Venezuela: UN rights chief calls for immediate release of opposition leader, politicians

20 October 2014

Expressing serious concern at the detention of Venezuelan opposition leader Leopoldo López, as well as more than 69 other people who were arrested in February during mass public protests that took place across the country, the United Nations human rights chief called on the authorities for the “immediate release’ of all those being held.

“The prolonged and arbitrary detention of political opponents and protestors in Venezuela is causing more and more concern internationally,” UN High Commissioner for Human Rights, Zeid Ra’ad Al Hussein said in a press release. “It is only exacerbating the tensions in the country.”

According to information received by the United Nations Human Rights Office (OHCHR), over 3,300 people, including minors, were detained for brief periods between February and June, and more than 150 cases of ill-treatment, many of them torture, were reported.

At least 43 people were killed during the protests, including one public prosecutor and nine members of the security forces. Journalists and human rights defenders have also reported threats, attacks and intimidation.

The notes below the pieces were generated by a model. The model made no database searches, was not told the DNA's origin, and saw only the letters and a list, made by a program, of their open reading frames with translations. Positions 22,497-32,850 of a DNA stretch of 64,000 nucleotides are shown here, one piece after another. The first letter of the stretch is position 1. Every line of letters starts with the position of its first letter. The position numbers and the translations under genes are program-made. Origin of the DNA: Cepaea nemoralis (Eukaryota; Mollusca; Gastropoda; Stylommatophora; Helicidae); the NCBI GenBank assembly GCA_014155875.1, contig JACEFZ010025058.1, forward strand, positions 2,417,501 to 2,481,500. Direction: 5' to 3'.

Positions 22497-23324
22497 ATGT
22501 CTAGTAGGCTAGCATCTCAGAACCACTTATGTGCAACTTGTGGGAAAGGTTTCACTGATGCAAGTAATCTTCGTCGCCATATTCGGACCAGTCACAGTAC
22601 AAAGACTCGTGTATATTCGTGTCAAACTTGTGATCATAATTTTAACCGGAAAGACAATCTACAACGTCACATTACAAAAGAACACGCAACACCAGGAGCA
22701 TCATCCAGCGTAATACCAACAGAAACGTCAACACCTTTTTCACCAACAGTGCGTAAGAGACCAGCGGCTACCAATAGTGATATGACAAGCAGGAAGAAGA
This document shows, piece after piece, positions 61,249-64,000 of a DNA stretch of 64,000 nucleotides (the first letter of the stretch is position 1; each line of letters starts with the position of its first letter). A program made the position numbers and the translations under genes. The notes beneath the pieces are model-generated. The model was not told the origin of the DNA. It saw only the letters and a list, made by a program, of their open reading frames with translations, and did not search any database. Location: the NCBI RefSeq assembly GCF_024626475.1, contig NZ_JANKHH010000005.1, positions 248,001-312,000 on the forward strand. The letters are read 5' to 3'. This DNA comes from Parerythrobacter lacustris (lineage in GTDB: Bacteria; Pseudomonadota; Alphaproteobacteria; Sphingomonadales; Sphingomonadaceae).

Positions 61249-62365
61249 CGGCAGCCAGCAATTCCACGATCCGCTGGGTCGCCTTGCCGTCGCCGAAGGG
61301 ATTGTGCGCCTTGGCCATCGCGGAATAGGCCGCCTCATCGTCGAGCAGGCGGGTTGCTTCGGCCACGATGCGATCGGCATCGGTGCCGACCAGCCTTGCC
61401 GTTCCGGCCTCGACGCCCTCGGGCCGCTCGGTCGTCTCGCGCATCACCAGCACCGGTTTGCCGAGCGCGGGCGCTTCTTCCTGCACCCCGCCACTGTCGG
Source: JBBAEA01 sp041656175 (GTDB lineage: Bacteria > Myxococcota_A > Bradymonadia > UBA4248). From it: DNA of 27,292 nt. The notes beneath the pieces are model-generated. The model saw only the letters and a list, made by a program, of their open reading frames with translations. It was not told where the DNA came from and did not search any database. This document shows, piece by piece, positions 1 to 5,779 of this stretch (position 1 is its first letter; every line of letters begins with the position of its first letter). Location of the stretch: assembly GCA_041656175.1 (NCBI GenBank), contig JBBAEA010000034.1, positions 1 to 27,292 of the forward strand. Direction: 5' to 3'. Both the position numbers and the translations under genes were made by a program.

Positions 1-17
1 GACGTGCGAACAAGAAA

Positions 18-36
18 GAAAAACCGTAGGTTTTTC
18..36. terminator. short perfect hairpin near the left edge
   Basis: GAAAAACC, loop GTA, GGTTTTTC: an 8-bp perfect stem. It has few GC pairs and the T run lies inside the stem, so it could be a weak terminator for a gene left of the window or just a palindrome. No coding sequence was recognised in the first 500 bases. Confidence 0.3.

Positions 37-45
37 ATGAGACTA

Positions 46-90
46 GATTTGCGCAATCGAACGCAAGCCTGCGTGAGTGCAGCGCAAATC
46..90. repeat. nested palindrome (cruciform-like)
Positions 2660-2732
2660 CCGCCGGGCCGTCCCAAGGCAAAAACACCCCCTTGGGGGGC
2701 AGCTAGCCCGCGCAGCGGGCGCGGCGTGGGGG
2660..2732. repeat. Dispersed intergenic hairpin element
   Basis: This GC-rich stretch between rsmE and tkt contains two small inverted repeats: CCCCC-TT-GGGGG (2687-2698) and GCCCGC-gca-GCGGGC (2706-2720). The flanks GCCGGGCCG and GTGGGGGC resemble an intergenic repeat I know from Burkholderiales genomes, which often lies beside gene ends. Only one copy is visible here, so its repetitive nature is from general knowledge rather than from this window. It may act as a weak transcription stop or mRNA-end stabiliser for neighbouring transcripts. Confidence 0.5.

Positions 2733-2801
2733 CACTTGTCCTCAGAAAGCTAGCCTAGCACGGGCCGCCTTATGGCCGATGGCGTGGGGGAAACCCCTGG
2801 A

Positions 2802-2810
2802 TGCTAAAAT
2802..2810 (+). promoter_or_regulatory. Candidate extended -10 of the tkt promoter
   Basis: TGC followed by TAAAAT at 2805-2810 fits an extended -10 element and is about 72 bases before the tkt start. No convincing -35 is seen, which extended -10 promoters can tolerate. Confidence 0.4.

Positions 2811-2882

Last month, the UN Working Group on arbitrary detention stated its opinion that the detention of Leopoldo López, as well as that of former mayor of San Cristobal Daniel Ceballos, was arbitrary.

“I call on the Venezuelan authorities to act on the opinions of the Working Group and immediately release Mr. López and Mr. Ceballos, as well as all those detained for exercising their legitimate right to express themselves and protest peacefully,” Mr. Zeid said.

He also urged the Venezuelan authorities to ensure that due process was followed during all trials, in accordance with international standards.

The High Commissioner met Mr. López’s wife, Lilian Tintori, in Geneva on Friday, and discussed the situation of all the detainees and their families. He deplored the continued reports of threats and intimidation directed at people working to defend human rights in Venezuela, and urged that they be allowed to pursue their work and speak up without fear for their safety.

“My office is extremely concerned about the current situation, and we will continue to monitor it very closely,” he added.


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